It is the beginning of a new year but this isn’t a list of resolutions or the things I learned this year, more so the things that I’ve learned or changed in the past couple of years related to training.
It’s nothing fancy. We know what works.
In the world of strength there is really isn’t anything new or fancy. The vast majority of it has been done. As Dan John likes to say, “We know what works”. I believe that if you stick to the fundamentals and practice consistently you are setting yourself up for success. It’s easy to be lazy and/or complain about doing the same thing but if it’s results you seek, keep it simple, put in the time. Consistency pays off.
There are “new” fancy things like the swing, get up, airborne lunges and breathing.
Now that I said there isn’t anything fancy, there are a few fancy things that I have learned in the past few years! Although kettlebells and various breathing techniques aren’t new by any means, they are new to a lot of people and there is always more to be learned. Does that really make them “fancy”? Maybe. Before 2012 I had never done an airborne lunge and as I’ve stated recently, other than the basic squat, I currently believe it’s the best way to build lower body strength. What’s older and fundamental to a veteran may be new and unique to the rookie so ideally that’s going to be enough to have some variety (fanciness) and still get results.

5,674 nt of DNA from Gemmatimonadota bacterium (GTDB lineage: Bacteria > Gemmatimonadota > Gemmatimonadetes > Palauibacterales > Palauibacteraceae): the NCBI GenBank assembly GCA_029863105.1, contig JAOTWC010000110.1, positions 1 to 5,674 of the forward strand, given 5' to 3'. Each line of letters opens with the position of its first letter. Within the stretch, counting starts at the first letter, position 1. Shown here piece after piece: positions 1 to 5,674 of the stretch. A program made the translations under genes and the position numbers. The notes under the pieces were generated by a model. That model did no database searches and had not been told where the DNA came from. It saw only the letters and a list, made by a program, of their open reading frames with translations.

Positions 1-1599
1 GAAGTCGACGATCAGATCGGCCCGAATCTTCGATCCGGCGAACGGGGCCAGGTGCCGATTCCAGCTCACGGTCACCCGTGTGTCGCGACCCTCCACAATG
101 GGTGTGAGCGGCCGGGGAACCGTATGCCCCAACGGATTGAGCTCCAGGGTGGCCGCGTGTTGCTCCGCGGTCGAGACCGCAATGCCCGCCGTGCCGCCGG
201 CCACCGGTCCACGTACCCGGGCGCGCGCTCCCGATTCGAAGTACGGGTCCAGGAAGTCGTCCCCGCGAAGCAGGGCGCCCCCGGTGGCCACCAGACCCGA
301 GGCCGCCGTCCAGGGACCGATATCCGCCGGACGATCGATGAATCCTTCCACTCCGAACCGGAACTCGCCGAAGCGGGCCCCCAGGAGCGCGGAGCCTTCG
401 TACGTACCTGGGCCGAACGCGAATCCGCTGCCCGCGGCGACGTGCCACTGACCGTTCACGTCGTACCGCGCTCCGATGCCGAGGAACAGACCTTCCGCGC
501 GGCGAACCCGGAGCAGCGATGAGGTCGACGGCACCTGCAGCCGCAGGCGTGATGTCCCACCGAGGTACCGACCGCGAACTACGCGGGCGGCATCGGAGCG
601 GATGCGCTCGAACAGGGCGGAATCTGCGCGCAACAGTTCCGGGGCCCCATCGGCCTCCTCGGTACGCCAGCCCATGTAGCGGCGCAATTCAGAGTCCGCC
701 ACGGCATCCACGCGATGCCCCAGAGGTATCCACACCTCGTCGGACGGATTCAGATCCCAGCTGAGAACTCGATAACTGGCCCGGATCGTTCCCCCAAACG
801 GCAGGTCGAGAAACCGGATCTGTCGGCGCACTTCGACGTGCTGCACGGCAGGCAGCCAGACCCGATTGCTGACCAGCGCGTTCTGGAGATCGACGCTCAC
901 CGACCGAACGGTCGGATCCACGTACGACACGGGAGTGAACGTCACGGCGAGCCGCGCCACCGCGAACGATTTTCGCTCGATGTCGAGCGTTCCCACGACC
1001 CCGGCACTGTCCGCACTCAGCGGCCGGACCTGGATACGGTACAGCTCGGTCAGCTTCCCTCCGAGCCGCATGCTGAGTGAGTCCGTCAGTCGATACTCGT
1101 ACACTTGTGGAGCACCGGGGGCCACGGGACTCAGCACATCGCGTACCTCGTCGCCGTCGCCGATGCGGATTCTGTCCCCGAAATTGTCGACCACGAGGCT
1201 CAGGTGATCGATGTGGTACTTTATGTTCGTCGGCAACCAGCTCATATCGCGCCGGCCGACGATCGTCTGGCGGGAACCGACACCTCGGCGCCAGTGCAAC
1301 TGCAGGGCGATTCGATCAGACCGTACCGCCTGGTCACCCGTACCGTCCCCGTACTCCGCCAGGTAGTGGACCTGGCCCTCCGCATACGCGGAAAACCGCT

To me at least, bodyweight training is trendy again. Especially when you’re a young meathead it’s easy to do a few push ups, sit ups and lunges and then think that you’ve quickly advanced into the world of everything weights. Well, in the past few years, although I haven’t considered myself a meathead for quite some time, I have much new found respect for the many benefits of the push up and all of its variations. The same goes for the inverted row and pull up which can both be done with external load but with numerous grip variations and emphasis on some unilateral training making it equally challenging. There are plenty of ways to get very strong without necessarily requiring massive loads, just your body and a small(er) external load.
Training to failure isn’t as good as 80%. Pick your spots.
As Dr. Stu McGill has said, “Training to failure repeatedly outpaces the opportunity for repair”. Part of being consistent is not crushing yourself, or your athletes. This also goes for a set by set basis of not going to failure. As a young person this concept is not an easy one to adopt but, less is more. Quality over quantity, say it however you want. Train that way 80% of the time and the other 20% allows you to push the limits and test yourself, hopefully at the right times.
Here are some words that maybe we can all learn from. Hopefully it inspires someone. I like it anyway. From an old Barry Sanders Nike ad:
– Mike Baltren